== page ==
From pre-PC to post-PC: Happy birthday, Microsoft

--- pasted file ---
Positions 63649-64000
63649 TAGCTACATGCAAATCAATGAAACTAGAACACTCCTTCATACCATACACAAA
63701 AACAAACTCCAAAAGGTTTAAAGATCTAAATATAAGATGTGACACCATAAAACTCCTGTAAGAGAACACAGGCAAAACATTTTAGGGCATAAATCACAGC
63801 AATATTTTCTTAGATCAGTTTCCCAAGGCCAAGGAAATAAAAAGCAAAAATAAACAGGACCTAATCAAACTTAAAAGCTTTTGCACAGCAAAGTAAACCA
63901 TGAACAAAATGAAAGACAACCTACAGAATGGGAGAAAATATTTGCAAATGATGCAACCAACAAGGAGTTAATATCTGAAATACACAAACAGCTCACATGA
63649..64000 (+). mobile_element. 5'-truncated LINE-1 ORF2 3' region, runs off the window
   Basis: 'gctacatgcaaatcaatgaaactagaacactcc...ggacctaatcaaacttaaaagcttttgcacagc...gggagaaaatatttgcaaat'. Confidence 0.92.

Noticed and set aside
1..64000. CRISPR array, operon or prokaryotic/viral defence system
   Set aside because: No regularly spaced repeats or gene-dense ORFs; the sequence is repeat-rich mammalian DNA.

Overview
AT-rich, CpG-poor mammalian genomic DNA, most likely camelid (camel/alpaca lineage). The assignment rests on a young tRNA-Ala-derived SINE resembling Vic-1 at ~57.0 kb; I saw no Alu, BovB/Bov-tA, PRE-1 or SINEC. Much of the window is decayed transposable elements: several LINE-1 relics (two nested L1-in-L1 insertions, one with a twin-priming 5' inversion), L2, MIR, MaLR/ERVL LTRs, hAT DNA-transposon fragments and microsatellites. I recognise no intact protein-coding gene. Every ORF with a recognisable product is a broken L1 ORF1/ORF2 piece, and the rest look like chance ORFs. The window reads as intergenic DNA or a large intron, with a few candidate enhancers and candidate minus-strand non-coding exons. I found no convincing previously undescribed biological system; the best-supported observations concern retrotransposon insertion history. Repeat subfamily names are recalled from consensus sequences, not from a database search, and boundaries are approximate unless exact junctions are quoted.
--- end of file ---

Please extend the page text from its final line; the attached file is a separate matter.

On April 4th, 1975, two young programmers named Bill Gates and Paul Allen formed a partnership called “Micro-soft.” Gates was 22 years old at the time and Allen was just 19. The two young men had been friends since attending high school together in Seattle and after Allen took a job with MITS in Albuquerque, New Mexico in January 1975, Gates dropped out of his sophomore year at Harvard and moved to Albuquerque to form what would later become Microsoft. The pair moved from New Mexico to Bellevue, Washington in January 1979, and Microsoft would go on to incorporate on June 25th, 1981. The first Microsoft-powered IBM PC was unveiled later that year running Microsoft’s 16-bit MS-DOS 1.0 operating system, and the rest as they say, is history. Gates and Allen’s Microsoft went on to drive the personal computing boom that has taken place over the past three decades, and the firm’s upcoming Windows 8 OS looks to continue what the company’s founders started through the post-PC era and beyond. Happy birthday, Microsoft.

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